The project will also contribute significantly to realizing the vision of a European Research Area (ERA) in the marine sector , in accord with the European Commissions European Strategy for Marine and Maritime Research. A better understanding of the living constituents in the largest ecosystem on earth will help lay the foundation for a wealth of new goods and services of all types through biotechnology. The results from this project will have a strong impact on this goal by taking scientifically validated processes from the research laboratory to the development stage in areas of relevant biotechnology. Subsequent application by companies involved in aspects of fine chemical synthesis will result in greater and more efficient use of natural resources as well as bringing new products to consumers.

Expected Results

Using a new screening platform based on state-of-the-art technologies for archiving, molecular screening, protein structure elucidation, enzyme engineering and directed evolution this project will establish new biotechnical processes (biocatalysis, synthesis of fine chemicals, etc.). It will build up a consortium encompassing state-of-the-art facilities and the expertise required to sample unique and difficult to access marine environments. The use of advanced technology for construction of metagenomic libraries, sequencing, sequence annotation and related bioinformatics resources, as well as high-end activity screening technology, protein crystallization and structural analysis facilities will result in identification and characterisation of new protein based biocatalysts.

These will be utilised by companies with solid market positions in biocatalysis, drug discovery and cosmetics production. The pump-priming of this consortium will deliver a series of new biocatalytic processes, new lead products with anti-tumor activities and new solutes and antioxidant compounds within the project timeframe.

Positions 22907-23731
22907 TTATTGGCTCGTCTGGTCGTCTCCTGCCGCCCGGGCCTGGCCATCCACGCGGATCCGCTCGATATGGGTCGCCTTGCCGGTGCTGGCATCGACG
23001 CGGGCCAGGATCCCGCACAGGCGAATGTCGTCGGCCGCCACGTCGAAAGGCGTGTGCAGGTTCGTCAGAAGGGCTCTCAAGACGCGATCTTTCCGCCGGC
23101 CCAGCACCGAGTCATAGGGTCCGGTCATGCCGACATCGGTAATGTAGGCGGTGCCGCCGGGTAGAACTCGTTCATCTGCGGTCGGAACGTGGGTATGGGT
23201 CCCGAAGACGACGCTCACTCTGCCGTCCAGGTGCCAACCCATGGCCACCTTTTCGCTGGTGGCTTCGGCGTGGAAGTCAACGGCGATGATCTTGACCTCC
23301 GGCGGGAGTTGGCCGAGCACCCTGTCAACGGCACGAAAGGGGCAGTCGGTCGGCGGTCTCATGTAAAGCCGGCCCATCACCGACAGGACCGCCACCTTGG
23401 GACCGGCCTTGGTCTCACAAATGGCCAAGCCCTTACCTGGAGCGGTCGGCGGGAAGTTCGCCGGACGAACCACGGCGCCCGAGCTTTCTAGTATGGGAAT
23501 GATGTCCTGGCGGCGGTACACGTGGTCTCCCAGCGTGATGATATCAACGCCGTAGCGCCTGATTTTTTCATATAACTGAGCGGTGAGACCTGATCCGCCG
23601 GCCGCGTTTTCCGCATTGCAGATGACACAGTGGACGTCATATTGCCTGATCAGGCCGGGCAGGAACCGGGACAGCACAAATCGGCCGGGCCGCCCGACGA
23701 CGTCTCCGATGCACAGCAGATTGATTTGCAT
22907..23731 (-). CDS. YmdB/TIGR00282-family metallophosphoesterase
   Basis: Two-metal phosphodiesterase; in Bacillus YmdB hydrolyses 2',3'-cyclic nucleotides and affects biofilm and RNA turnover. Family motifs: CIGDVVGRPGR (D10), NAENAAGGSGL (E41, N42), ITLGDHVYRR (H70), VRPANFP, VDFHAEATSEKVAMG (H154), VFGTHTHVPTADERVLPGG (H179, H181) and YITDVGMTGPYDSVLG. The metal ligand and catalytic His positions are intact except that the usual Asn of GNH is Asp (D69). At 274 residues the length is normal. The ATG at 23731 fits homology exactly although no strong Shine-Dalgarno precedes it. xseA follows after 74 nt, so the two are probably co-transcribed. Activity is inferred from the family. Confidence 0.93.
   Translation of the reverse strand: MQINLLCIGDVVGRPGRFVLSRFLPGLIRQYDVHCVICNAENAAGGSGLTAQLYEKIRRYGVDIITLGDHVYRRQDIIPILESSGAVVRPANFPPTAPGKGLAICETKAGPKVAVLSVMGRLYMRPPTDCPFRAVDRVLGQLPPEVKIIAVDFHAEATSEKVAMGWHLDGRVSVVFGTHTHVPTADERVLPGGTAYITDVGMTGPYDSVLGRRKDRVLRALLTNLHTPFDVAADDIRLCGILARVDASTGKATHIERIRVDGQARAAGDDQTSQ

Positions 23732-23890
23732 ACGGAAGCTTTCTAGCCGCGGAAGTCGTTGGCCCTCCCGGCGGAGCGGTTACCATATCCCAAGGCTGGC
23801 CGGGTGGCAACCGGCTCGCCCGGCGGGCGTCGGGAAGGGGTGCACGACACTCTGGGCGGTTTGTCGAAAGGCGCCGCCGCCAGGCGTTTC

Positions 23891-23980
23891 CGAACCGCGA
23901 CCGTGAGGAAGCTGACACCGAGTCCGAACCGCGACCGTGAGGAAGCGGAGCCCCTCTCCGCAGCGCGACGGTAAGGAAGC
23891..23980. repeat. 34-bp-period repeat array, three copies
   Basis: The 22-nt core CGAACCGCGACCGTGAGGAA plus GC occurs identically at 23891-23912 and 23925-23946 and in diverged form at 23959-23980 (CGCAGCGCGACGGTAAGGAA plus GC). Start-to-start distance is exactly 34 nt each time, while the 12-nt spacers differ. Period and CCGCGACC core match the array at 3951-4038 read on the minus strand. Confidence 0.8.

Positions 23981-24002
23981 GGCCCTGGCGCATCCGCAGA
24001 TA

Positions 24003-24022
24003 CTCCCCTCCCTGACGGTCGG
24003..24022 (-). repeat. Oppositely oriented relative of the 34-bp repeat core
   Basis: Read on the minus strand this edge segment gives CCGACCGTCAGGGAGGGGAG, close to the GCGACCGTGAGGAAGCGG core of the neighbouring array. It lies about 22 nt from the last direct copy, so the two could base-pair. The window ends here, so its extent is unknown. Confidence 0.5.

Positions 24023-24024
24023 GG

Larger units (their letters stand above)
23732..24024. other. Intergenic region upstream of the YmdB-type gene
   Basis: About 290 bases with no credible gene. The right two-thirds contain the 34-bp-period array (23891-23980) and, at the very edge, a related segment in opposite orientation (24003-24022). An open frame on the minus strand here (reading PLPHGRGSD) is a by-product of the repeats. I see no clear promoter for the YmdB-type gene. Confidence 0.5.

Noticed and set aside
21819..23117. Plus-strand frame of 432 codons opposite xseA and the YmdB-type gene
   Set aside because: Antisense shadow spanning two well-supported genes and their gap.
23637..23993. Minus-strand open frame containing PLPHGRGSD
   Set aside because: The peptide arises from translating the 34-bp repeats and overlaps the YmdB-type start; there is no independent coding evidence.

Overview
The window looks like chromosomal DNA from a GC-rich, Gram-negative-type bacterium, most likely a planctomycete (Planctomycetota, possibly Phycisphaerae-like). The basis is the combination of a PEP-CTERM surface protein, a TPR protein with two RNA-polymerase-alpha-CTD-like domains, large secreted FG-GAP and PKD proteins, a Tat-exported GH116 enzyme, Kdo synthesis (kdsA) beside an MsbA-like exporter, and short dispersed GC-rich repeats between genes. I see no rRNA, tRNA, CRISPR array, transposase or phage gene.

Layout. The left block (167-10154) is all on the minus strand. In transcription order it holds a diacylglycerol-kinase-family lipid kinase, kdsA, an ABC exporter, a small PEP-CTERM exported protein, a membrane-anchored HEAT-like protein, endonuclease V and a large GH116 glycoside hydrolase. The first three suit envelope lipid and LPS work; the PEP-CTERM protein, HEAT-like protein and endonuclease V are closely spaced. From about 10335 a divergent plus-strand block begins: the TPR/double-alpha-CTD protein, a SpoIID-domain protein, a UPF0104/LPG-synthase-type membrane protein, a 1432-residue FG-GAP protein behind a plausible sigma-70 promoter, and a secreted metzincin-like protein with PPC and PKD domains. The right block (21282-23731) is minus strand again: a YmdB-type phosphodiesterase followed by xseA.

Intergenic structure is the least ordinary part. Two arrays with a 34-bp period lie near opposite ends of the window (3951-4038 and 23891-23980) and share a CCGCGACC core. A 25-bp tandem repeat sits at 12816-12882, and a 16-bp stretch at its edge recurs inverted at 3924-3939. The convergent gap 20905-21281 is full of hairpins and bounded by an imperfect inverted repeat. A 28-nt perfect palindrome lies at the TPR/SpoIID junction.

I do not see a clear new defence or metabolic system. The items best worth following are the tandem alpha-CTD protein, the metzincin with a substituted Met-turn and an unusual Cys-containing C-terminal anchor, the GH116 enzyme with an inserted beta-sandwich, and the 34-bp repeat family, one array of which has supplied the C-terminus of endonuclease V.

In addition new knowledge will be revealed concerning the metabolic functions of extreme marine microbes and the genomic basis of niche specificities that allow these organisms to thrive in extreme marine environments. It will also indicate the contribution of these microbial consortia to global element cycling and the possible impact of their activities on the global climate patterns.

Website of project:mamba.bangor.ac.uk

Contacts:

Coordinator: Peter Golyshin, p.golyshin@bangor.ac.uk

Organisation: Bangor University, UK, www.bangor.ac.uk

Partners:

Institute for coastal marine environment, Italy, www.cnr.it/istituti/DatiGenerali_eng.html?cds=002

Institute of Catalysis CSIC, Spain, www.icp.csic.es/

Institute of Molecular Enzyme Technology, Heinrich-Heine-University Düsseldorf, Germany, www.iet.uni-duesseldorf.de

Oceanographic Laboratory Banyuls, National Centre for Scientific Research, France, www.obs-banyuls.fr/

French Research Institute for Exploitation of the Sea, France, www.ifremer.fr/anglais/

Research Institute Pierre Fabre, France, www.pierre-fabre.com

University of Toronto, Canada, www.uhnresearch.ca/centres/proteomics/

Argonne National Laboratory, USA,

Max Planck Institute for Marine Microbiology, Germany, www.mpi-bremen.de/

Pharma Mar S.A. Spain, www.pharmamar.com/

Evocatal GmbH, Germany, www.evocatal.com/